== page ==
A collaborative project which utilized handmade templates and drawing tools to tell the story of the Dreamspace life cycle. Themes such as environmental sustainability, community engagement, and innovation are explored through graphic imagery along the entry staircase.
Lead by Lashantha (@artist_lashantha), Jasmine (@jasminegutbrod), and Melshan (@melshan_4)
In the middle of the Dinacon month I went with some of the Dinosaurs and ventured onto the beautiful Batticaloa lagoon to listen to and record the famous singing fish.
It was a full moon and a super moon, so the conditions were ideal. The ‘singing’ comes from plainfin midshipman, a species of toadfish that glow green during mating times. The fish produce an aquatic frog-like mating call. They are best heard at about 10 PM on a full moon.
Here are some of the recordings, I’ve made these recordings into a kind of greatest hits compilation of the audio that I captured over two nights of the full moon. The recording is highly recommended as an insomniac’s sleeping aid.
To record I used a Zoom recorder and a custom made hydrophone that was submerged to about 6 meters into various parts of the lagoon at night.
I also ventured out to the end of the Batticaloa peninsular before dawn to collect audio and video footage. The casuarina pine forest at the end of the peninsular was well worth the 1-hour bike ride through sand tracks. The forest was planted post-tsunami. The trees are organised in unnatural rows, creating uncanny organic order.
During Dinacon I drew on a variety of audio-visual footage, that I collected over my Dinacon time, to make a series of trash-bag video art experiments. These video works are a commentary on the impact of hyper-consumerism on our natural ecosystems. The image below is a screen grab from one of the video works. It features drone footage from the end of the Batticaloa peninsular, whale baleen (we found on the Batticaloa beach), graphic design, trash typeface design and singing fish audio.
Tali was kind enough to provide video feedback on my Dinacon project.
Dr Betty Sargeant is a multi-award-winning, internationally recognised media artist. She is co-creative director and artist with the art-technology duo PluginHUMAN. Betty creates multi-sensory immersive art installations that socially and physically engage audiences.
Betty has exhibited internationally (Asia, Europe, North America, Australia). She has won Good Design Awards (2020 and 2018) and a Premier’s Design Award (2017) for her progressive artworks. She was the Melbourne Knowledge Fellow(2016), was artist-in-residence at the Exertion Games Lab, RMIT University (2017-19); and was creator-in-residence at the Asia Culture Centre (South Korea, 2016-17). Betty’s PhD was ranked top three at the CHASS Prize (2015). Her CV is available on LinkedIn. She has academic publications and regularly speaks at public events. In 2019 Betty represented Australia in a federal government cultural delegation to India focusing on partnership building and future collaborations (Department of Foreign Affairs and Trade and Asialink 2019).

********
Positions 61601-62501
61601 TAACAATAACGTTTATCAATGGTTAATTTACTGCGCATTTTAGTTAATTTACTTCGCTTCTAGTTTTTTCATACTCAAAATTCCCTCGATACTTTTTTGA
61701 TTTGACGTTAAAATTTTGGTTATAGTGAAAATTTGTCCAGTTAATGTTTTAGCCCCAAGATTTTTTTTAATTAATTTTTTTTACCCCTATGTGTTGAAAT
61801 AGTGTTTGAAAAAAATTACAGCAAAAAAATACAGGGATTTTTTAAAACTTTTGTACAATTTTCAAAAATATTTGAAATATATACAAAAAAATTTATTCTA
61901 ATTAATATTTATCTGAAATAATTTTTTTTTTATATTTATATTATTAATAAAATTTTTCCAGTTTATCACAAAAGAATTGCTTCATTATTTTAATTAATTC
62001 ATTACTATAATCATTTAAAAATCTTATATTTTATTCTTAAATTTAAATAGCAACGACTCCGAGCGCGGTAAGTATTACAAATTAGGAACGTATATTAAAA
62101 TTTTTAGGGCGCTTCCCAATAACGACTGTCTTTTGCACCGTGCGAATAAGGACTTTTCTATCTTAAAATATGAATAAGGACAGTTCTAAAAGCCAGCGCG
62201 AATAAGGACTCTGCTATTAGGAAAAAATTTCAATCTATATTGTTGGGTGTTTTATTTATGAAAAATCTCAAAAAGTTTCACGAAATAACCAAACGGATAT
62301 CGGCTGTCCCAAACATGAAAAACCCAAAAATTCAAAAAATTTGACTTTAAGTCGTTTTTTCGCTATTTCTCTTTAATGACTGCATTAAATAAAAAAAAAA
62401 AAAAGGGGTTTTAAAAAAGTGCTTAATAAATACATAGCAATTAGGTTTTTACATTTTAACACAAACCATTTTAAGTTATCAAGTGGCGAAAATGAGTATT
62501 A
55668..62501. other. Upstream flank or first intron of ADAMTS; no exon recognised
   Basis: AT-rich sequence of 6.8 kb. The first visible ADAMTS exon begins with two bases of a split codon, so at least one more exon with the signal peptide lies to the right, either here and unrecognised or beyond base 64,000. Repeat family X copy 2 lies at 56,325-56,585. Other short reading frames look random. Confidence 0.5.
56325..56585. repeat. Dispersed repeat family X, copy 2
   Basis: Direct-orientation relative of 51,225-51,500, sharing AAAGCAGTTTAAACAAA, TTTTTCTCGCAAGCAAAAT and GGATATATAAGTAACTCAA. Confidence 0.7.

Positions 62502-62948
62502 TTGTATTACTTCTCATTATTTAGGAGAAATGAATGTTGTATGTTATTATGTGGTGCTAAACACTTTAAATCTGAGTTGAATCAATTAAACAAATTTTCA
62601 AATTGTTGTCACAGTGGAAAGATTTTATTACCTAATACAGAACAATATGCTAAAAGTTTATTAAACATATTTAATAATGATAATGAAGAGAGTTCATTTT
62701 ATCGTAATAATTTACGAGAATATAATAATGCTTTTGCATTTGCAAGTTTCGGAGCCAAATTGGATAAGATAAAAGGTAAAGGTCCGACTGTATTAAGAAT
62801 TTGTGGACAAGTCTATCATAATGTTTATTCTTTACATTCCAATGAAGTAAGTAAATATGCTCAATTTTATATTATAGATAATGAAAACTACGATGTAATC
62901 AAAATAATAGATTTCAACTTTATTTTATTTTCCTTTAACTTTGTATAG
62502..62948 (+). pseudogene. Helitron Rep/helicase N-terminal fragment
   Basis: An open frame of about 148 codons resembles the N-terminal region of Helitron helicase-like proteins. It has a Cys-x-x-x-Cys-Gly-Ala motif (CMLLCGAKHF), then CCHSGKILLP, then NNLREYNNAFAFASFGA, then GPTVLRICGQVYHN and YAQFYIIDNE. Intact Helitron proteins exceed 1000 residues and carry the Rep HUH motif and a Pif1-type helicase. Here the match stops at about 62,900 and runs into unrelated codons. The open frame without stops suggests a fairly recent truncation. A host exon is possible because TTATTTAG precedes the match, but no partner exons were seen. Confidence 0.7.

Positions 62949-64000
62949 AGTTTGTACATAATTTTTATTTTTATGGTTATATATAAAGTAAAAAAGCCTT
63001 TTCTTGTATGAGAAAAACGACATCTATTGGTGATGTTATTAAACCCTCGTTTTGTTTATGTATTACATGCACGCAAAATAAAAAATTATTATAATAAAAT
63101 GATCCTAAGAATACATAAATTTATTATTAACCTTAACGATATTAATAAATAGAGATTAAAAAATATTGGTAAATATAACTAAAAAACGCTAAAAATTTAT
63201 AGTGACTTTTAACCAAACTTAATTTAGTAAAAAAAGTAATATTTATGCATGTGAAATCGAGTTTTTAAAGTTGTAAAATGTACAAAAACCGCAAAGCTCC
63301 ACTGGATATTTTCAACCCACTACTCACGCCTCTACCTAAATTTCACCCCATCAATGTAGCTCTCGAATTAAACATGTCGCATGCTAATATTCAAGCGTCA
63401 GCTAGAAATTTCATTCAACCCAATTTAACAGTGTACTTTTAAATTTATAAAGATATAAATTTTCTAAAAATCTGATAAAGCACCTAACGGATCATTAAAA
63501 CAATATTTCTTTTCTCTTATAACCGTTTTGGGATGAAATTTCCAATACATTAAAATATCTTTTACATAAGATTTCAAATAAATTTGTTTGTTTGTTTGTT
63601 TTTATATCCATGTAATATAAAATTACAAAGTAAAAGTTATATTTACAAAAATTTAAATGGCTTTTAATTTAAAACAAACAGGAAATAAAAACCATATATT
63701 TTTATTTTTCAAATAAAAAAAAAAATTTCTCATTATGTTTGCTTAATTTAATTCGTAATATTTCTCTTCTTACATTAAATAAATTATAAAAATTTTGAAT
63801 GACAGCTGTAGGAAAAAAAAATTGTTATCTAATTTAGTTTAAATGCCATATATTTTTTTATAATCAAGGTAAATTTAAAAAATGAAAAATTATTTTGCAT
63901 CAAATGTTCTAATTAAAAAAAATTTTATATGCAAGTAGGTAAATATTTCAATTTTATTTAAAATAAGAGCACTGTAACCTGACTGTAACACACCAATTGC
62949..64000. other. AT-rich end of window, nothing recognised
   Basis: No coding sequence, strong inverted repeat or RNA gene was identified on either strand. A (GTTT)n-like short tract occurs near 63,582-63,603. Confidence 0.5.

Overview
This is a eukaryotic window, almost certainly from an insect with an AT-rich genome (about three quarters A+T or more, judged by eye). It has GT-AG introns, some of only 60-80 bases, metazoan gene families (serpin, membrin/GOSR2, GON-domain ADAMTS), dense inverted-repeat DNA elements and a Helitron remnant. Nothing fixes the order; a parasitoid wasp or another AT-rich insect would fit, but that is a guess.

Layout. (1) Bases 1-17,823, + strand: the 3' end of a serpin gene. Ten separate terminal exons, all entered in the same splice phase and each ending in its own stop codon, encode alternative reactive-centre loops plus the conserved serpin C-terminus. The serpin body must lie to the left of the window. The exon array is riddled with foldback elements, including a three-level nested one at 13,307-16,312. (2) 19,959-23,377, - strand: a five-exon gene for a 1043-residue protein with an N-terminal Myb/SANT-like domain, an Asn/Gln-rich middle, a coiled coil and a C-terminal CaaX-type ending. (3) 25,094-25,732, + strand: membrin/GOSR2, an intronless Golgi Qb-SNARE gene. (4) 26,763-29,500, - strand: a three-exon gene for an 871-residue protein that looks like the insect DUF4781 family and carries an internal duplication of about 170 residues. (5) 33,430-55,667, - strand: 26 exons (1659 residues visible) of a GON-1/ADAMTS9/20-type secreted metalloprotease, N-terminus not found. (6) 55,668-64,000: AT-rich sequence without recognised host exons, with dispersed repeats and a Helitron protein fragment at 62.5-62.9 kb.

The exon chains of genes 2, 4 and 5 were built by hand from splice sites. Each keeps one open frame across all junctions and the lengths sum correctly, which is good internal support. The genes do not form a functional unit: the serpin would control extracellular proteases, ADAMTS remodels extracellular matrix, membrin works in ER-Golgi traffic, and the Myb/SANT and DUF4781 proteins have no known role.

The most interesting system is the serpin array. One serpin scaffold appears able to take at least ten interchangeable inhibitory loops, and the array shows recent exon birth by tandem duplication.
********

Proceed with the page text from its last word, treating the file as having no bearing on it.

I’m a stage designer, performer and animator and currently also a student in a masters program called “Play && Object” at the University of Performing Arts Ernst Busch in Berlin. There I came in contact with physical computing, developing my own sensors with odd materials, games and code. I learned about Dinacon from last years class, and thought it would be a great extension of my studies and an opportunity to keep spending time with all those fun and beautiful fields I just discovered.
As a project I would like to build up on a portable setup (including an ESP32 and a set of wool-sensors), which I’m working on right now, and combine it with whatever materials inspire me in Batticaloa, and adjust it to the scenery. Also I really want to focus and have fun with documenting my process and the projects I get to observe.
Brendy (he/him) is a first year graduate student of Collaborative Design at the Pacific Northwest College of Art in Portland, Oregon. He plays drums, keyboard, and guitar, and plays/writes for local Portland band, 2nd Base. He also writes and records solo as FeatherCrest. A lifelong visual artist, he is now taking on digital art, through posters, data visualizations, and iconography/logos. Leading into thesis year, he is planning to use his affinity to sound, humans and nature to delve into the realm of noise pollution– specifically around how Portland residents in the BIPOC, lower income and houseless communities are disproportionately effected by sound pollution through systematic shortcomings in local legal codes.
He’s also a distance runner addicted to hot sauce.